Students: Aitran Doan and Adam Ellner Partner: City of San José Department of Environmental Services
The City of San José Household Hazardous Waste Program Public Engagement Strategy aims to raise awareness and incentivize San José residents on how to properly dispose of their household hazardous waste materials. Proper disposal of HHW at approved locations will target the goals of urban sustainability, environment protection, and social equity. To contribute to the public outreach efforts, our team worked under the mentorship of City of San Jose Integrated Waste Management to collect data on Santa Clara County residents’ knowledge of household hazardous waste, create an interactive map of retail drop-off sites for HHW, and plant the seed for a potential local partnership for future outreach workshops and efforts.
Students: Nancy Phelps, Clay Ramel, and Arianna Vogel Partner: Bay Area Climate Collaborative and the Silicon Valley Leadership Group
The Bay Area Climate Collaborative (BACC) and the Silicon Valley Leadership Group (SVLG) approached our team with the goal of constructing an energy profile of Bay Area commercial buildings. This profile sought to identify interest in and opportunities for energy efficient upgrade projects in large commercial buildings.
To inform our project aim, our first task was to perform an extensive literature review. In planning project methodology and implementation, we subsequently elicited the advice experts within the BACC and Stanford University network. Based on this literature review and discussions with experts in the community, we recommended a refined target audience: facilities managers of large office buildings. We chose to collect data via both an online, Qualtrics-based survey and in-depth phone interviews. We selected phone interviews as the second medium due to their ability to gather qualitative, nuanced information. Based on survey responses, the team provided an analysis of trends in two areas: 1) Quantifying current energy efficiency retrofitting trends and (2) Assessing owner interest/buy-in for various energy efficiency retrofits.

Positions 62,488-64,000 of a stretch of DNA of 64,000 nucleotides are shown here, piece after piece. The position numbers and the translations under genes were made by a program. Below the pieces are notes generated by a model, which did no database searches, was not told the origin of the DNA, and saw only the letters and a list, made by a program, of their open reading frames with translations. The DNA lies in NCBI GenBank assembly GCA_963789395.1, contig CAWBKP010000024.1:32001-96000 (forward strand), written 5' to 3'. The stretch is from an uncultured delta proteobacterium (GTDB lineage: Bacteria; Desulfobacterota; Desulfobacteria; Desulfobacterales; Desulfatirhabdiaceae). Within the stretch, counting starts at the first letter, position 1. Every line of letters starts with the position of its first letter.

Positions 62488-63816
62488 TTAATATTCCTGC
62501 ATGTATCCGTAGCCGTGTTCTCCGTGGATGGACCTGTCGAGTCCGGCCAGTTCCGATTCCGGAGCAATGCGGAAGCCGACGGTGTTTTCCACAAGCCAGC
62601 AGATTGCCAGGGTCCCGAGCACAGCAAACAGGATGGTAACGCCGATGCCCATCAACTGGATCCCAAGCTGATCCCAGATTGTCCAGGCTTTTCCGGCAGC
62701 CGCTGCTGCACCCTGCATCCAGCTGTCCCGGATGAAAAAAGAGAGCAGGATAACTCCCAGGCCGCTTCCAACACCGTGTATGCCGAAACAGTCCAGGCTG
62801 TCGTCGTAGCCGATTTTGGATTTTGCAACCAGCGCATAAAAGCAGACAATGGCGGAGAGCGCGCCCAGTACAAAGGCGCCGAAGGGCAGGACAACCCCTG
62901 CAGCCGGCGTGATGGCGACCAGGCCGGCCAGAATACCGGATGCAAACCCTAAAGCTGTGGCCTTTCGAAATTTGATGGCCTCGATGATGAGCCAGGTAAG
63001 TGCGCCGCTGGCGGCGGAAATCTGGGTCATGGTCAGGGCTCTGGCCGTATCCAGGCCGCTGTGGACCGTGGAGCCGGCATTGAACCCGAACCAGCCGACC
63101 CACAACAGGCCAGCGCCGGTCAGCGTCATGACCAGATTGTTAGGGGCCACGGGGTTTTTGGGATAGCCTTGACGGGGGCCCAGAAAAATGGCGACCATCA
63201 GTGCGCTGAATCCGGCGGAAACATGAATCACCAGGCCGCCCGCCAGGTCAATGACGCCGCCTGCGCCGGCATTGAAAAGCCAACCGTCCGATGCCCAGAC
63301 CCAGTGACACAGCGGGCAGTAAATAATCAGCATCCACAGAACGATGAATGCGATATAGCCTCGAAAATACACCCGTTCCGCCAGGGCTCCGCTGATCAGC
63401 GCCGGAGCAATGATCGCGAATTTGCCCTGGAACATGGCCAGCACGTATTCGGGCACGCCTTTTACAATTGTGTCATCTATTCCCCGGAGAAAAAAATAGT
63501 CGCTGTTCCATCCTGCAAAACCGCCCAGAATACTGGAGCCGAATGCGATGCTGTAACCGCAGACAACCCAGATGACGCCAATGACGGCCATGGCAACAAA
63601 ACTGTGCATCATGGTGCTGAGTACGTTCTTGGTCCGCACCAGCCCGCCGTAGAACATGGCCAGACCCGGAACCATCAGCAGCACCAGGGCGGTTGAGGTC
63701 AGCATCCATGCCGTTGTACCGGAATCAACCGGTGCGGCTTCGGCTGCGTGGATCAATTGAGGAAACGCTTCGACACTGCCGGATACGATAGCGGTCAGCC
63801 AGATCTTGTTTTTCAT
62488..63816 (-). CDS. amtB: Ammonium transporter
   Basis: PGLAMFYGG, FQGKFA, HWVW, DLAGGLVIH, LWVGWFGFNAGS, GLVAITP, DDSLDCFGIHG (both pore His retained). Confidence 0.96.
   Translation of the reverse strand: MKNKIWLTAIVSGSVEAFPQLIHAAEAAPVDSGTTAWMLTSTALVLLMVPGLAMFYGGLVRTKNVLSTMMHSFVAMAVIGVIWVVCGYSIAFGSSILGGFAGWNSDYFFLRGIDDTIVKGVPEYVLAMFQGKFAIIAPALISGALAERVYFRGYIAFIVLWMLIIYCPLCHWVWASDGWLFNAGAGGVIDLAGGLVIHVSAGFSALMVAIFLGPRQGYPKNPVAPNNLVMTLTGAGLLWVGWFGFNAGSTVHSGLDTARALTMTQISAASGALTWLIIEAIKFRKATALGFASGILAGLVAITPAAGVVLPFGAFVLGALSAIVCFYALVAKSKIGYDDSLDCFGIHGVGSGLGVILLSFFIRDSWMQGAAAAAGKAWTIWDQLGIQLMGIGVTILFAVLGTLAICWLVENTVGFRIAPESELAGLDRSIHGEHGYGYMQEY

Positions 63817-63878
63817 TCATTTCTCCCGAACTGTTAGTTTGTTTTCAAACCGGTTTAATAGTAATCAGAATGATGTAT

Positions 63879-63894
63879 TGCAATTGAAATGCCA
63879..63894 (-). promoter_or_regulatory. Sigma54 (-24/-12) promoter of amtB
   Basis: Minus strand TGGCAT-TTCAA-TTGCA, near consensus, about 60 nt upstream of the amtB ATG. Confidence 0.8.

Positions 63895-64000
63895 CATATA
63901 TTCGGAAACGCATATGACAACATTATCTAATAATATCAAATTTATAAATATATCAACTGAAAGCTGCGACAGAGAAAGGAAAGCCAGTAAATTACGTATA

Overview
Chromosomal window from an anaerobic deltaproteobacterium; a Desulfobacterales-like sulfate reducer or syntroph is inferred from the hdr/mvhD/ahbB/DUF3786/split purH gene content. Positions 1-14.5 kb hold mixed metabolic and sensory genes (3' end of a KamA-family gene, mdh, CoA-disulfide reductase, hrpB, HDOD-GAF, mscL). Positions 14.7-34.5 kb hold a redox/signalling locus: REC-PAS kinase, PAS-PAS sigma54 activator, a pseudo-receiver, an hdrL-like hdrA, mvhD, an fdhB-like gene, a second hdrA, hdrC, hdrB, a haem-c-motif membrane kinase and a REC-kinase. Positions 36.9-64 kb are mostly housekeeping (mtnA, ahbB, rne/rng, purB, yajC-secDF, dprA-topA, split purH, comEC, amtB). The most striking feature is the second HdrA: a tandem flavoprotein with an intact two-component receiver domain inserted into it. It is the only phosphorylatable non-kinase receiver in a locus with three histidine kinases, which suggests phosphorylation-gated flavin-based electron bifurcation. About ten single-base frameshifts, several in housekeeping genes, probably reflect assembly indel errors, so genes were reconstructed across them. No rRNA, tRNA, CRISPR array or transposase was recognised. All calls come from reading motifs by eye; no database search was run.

Evaluation of the Water Audits of Redwood City Public Works (2012) Project Report
Students: Leslie Chang, Niveen Ismail, Adelaide Oneal Partner: Courtney Rubin (Redwood City Public Works)
The Redwood City Public Works (RWCPW) has been offering free water audits for residential water customers since 1994 in the hopes of encouraging water conservation. The water audit requires 3-4 hours of labor on the part of the city water auditors, and RWCPW would like to optimize their employee’s time. In 2011, RWCPW sent out 1,000 letters to above-average water consumers offering a free water audit. Only 40 customers requested an audit. Our goals for this project were twofold: (1) to use surveys and interviews to understand the reasons customers chose whether or not to participate in the audit, and (2) to analyze existing data on water use to determine the efficacy of the water audit program.
Our process for this project included a review of similar water audit programs; development and distribution of online surveys; phone interviews of audit participants and non-participants; and extensive data analysis of 2006-2011 water consumption. Our analysis of the surveys and interviews revealed that in general, the outdoor portion of the water audit was more helpful for residents than the indoor portion. Nearly all survey respondents and phone interviewees were unaware of the online portal. Many non-participant survey respondents expressed the belief that their water budget is incorrectly calculated.
Students: Todd Branchflower, Emilio Da Costa, Taylor McAdam, Claudia Preciadio, and Jessica Watkins Partner: Justin Ezell (Superintendent, Redwood City Public Works Department)
Our team partnered with the Redwood City Public Works Department to (1) analyze the effectiveness of the budget-based rates program implemented in January 2009 with large landscape irrigation customers and (2) provide recommendations regarding expansion of the budget-based rates program to residential customers. Individualized water budgets have been calculated and provided to large landscape irrigation customers since 2002; however, the City incorporated this concept into a rate structure to combine education with a strong price signal in 2009 to further manage demand. Water conservation is important in Redwood City not only due to weather variability, but also because the City’s only source of potable water is the San Francisco Public Utilities Commission and supply is not expected to increase over time.
The project goal was threefold: (1) assess the effectiveness of the existing program, (2) assess customer perceptions and understanding of the existing program, and (3) make recommendations for improving the current program and expanding the program to include residential accounts. We began our investigation in March 2011 and our findings are included in this report.
Home Energy in Redwood City: Case Studies, Best Practices, and Recommendations (2009)
Students: Ashley Carlisle , Annie Read , Chloe Stier, Kelly Wood , Dean Young Partner: Beth Ross (Climate Protection Specialist, Redwood City) Student Produced Introductory Video
The Home Energy Group looked at ways to encourage home energy conservation in Redwood City. Recommendations include Climate Action Groups, a resident team-based program that aims to empower residents through education and behavioral change to reduce their carbon emissions. Our team also recommended improvements to the Redwood City Verde site, running a competition that motivates residents to reduce energy use could be held between residents within their neighborhoods, and implementing outreach strategies to inform the public about how to get involved in the Climate Action Plan and the progress of the city’s efforts.